Wednesday, August 15, 2012

See, This Is Why...

This is why I encourage the growth of the Prickly Poppy (Argemone polyanthemos) in my garden. Yes, the so-called "Prickly Poppy" or "Crested PricklyPoppy" is an invading weed in dry, barren soil, but it certainly catches the eye.  Look at those white petals, the cleanest perfect white ever created, and made out of the finest parchment.  Experience the cloud of yellow stamens floating above the petals like the center of the sun.  Notice the purple cross (stigma) at the center of the bloom, a royal receptacle waiting to collect the golden pollen.  And look at the attendant honeybees in the pictures on this page.  In that overall shot of the whole plant, every single open bloom has a bee in it.  Count them.  Imagine a garden bed full of white poppies and honeybees.


On the recent day that I took them, just past the worst heat of the hottest summer on record, nothing else was blooming in such perfect form in my garden.  Nothing else was even close. There were a few decrepit drought survivors trying to bloom, but they played second fiddle to this beauty.  I know that I've written a tribute to this plant before, but witness again an opportunistic plant  that deserves more than to be called "just another weed."

Perfect blooms in the heat of summer? Healthy blueish foliage during a drought? No pests? Nectar source for bees?  Xeriscape worthy?  Someone (maybe me?) should spend half a lifetime in a worthwhile manner trying to breed these weeds into a decent and refined garden plant.  If this plant lost a few prickles and maybe gained some foliage density, gardeners would fall all over themselves trying to buy it.  Imagine the possibilities if it could be developed with some color variety or variegated foliage.  Why, it might even make the cover of Fine Gardening.  Now that would be something.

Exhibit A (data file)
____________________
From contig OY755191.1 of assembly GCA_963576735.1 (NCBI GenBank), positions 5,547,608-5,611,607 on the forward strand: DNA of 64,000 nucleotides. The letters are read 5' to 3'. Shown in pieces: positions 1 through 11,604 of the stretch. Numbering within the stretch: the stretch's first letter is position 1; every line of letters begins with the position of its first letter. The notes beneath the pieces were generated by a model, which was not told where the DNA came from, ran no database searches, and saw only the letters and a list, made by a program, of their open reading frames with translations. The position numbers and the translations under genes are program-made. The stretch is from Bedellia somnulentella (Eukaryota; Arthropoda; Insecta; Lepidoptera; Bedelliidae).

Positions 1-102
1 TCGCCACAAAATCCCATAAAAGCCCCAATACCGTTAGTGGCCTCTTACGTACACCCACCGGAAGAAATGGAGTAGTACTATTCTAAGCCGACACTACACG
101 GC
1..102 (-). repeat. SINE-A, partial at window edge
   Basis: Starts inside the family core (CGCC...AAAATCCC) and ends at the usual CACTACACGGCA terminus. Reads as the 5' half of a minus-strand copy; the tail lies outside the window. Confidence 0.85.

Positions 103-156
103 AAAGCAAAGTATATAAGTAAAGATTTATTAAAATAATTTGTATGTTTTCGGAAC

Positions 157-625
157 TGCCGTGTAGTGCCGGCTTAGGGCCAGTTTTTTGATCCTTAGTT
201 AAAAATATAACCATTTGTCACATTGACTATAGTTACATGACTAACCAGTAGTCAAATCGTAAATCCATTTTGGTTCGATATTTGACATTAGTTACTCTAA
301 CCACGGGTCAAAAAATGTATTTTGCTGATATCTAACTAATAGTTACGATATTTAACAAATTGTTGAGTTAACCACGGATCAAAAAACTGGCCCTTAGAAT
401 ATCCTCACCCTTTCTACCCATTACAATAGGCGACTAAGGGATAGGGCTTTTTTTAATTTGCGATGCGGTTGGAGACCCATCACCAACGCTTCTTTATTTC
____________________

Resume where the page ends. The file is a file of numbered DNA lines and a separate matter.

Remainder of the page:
3 comments:

  1. We must admire a plant that will flower so beautifully in the face of heat and drought! (and in such a lovely shade of white)

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  2. I've been looking at prickly poppy in the wild and thinking seriously about trying to collect some seed to scatter at home. You've just increased my impetus!

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  3. First thing I thought before actually reading the text was "Romneya californica - Matilja Poppy. But Prickly Poppy flowers look identical, but much smaller. Still, they are so close. Foliage on the other hand is an entirely different matter.

    Funny that it should be called a weed. I'd never personally classify it as such. But then weed classification is a matter of personal opinion I guess. An Iowa Farmer may find a beautiful Oak Tree in the middle of his Corn Field to be a weed. In other words undesirable plant. Of course this year that same farmer may get more yield in acorns than corn on the cob.


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